Perry: The News Needs Jesus

Alex Perry, Columnist

Although Northwestern isn’t a religious institution, religion is a key dynamic and power structure within our community, and it’s worth dedicating newsroom resources to educating our reporters on it. 

Gaps in religious knowledge in newsrooms operate to a publication’s detriment. Without religious awareness, staffers are prone to blunders that damage an institution’s reputation and credibility. On the 19th anniversary of 9/11, New York Times columnist and Nobel Memorial Prize recipient Paul Krugman tweeted: “Overall, Americans took 9/11 pretty calmly. Notably, there wasn’t a mass outbreak of anti-Muslim sentiment and violence, which could all too easily have happened.”

According to the FBI’s database, anti-Muslim hate crimes jumped from 28 to 481 that year. If given appropriate religious training, or perhaps some awareness to consider the religious aspect, Krugman wouldn’t have had the ignorance he demonstrated in that tweet. 

When we talk about diversity in the newsroom, reporters can bring ethnic, gender and socioeconomic backgrounds to the table. Religion, like the features listed above, is a lens as useful as any other. From my perspective, the reporters who write about religion the best are those who have personal experience with religion themselves, recognize the benefits and harms of their religious community, and are willing to talk to non-believers about their interactions and perspectives with religious people. 

One of my favorite writers, The Atlantic’s Elizabeth Bruenig, does this well. Her religious lens comes from being Presbyterian-baptized, Baptist-raised, and Catholic-converted, in addition to a Master of Philosophy in Christian Theology from the University of Cambridge. One would assume that a Catholic journalist would shy away from being critical of the Church. But no, Bruenig has reported on Catholic sex abuse and Native-American-colonzing saints with nuance. She has applied religious lenses to politics (Amy Coney Barrett’s nomination) and social justice movements (BLM).

With proper education, college-aged journalists can start doing the same. 

Gabby Birenbaum’s series “In God We Trust” was a key exploration of three major religious communities at Northwestern. Cassidy Jackson’s reporting on Christian organizations Cru and Impact offered an intersectional glimpse into how race and religion interact on campus. These pieces have laid the foundation for future reporting that isn’t necessarily religious-centric, but rather, well-educated in religion. 

With religious knowledge, student reporters can navigate tumultuous instances where issues deeply personal to our community members arise. From the past year, one of University President Morton Schapiro’s previous emails and outrage about the Israel-Palestine conflict stand out to me the most.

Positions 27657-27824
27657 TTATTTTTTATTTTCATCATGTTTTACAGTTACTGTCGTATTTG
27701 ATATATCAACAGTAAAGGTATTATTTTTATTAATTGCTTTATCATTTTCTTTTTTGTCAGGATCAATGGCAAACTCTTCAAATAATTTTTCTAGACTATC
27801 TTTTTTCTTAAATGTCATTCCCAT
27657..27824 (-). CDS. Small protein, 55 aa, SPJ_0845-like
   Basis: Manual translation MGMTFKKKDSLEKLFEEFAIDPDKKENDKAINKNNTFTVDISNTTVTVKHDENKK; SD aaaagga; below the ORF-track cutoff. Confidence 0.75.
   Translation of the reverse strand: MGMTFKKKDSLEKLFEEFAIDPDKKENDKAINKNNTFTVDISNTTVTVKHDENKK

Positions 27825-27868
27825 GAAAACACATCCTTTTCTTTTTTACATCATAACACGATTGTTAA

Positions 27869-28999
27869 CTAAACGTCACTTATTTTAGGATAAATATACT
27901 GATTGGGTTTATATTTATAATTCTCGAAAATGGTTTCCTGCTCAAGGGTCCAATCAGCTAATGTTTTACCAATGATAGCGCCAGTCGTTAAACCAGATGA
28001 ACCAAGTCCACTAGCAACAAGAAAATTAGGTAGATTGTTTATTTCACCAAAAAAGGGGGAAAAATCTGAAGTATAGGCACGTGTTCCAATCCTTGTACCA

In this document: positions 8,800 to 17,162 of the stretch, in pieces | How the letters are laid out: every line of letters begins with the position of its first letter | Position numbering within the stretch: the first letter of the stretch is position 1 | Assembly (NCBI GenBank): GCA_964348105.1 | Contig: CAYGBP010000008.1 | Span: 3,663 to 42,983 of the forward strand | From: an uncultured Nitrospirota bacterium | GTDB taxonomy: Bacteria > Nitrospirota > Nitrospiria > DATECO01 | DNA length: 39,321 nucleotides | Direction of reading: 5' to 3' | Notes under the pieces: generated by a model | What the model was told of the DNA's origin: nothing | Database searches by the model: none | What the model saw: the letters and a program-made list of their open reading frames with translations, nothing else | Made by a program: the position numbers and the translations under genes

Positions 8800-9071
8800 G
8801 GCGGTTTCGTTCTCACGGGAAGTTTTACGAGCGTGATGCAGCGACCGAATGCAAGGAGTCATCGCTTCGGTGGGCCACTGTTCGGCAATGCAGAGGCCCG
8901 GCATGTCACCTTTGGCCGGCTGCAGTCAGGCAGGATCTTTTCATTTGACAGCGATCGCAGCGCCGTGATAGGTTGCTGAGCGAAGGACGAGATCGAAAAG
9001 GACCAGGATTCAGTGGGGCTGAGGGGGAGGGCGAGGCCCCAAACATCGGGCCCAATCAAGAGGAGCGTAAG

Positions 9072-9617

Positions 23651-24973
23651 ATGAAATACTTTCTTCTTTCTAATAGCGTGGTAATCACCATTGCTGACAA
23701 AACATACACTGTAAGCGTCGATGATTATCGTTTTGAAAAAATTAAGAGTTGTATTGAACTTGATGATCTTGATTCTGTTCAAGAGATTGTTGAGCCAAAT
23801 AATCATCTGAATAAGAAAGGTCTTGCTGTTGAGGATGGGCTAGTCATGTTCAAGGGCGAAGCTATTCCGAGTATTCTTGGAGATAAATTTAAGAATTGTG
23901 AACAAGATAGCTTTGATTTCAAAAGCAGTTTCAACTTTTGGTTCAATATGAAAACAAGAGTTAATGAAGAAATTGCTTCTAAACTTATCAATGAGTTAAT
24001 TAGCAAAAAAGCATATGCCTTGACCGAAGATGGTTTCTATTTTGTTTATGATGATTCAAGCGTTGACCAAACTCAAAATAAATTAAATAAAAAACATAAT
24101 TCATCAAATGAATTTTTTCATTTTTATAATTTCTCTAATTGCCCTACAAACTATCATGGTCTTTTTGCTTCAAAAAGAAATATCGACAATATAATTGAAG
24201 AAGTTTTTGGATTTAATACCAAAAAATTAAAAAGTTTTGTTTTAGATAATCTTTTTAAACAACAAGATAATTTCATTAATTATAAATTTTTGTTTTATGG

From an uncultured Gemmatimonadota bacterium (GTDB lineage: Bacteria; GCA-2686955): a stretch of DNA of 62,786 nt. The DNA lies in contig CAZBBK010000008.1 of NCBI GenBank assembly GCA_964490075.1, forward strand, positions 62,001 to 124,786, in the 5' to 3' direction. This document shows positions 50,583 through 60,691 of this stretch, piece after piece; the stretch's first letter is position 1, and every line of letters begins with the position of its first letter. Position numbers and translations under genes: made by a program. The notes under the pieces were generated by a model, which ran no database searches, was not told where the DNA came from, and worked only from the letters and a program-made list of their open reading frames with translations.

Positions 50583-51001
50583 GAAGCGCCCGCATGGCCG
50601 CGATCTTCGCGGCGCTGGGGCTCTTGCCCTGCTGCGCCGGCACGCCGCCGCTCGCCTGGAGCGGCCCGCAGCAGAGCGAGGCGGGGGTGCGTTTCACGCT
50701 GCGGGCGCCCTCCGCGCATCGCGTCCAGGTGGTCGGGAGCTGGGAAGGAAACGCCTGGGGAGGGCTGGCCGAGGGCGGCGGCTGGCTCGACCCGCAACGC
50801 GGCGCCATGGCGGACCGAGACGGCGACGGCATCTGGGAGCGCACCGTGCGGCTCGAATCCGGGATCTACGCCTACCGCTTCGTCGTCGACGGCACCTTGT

In Schapiro’s Oct. 20 email, he referenced being called “piggy Morty.” He said the phrase “(came) dangerously close to a longstanding trope against observant Jews like (himself). Whether it was done out of ignorance or out of anti-Semitism, it is completely unacceptable.”

One of the difficulties of religious reporting is avoiding the two extremes: reporting a monolith or overrepresenting an outlier. Navigating responses to Schapiro’s statement went the way religious reporting usually does: “Not all ____ think ___” and “Only ___ can label something ___.” In the end, religious individuals feel misrepresented by the press because of the press’ inability to hone in on nuances that almost require lived experience or extensive study to accurately report on. 

Daily editors constantly stress for reporters to never imply that a source represents their community. This is challenging for religion, because essentially, you’re reporting on a body of people who share a set of beliefs. The nuance is in recognizing that while religion may strongly motivate one person, it may not affect another’s actions or opinions to the same degree. 

Regarding this year’s religious tension involving Hillel, Associated Student Government and the Palestinian Human Rights resolution, our publication relied on editorials from individuals to detail their own perspectives, from Jonathan Kamel, “Like most things is life, Zionism is not black and white” and from Deanna Othman, “Anti-Zionism is anti-racist, not antisemitic”. 

Editorials like these are always helpful in breaking monoliths and introducing nuance to religious perspectives. But when it comes to regular reporting where a religious lens or background would be valuable, it should be up to the newsroom to provide adequate training to its reporters. 

What student media needs to absorb is that religious groups are not automatically coalitions, unless self-identified. Religious literacy in belief systems active on campus, along with consistent outreach done with the self-identified coalition groups is one step to repairing relationships. Above all, college-aged journalists should take into account this key aspect of our communities, and educate ourselves on how best to accurately represent the viewpoints of religious individuals. 

Alex Perry is a Medill sophomore. She can be contacted at [email protected]. If you would like to respond publicly to this op-ed, send a Letter to the Editor to [email protected]. The views expressed in this piece do not necessarily reflect the views of all staff members of The Daily Northwestern.

Email: [email protected]

Twitter: @WhoIsAlexPerry

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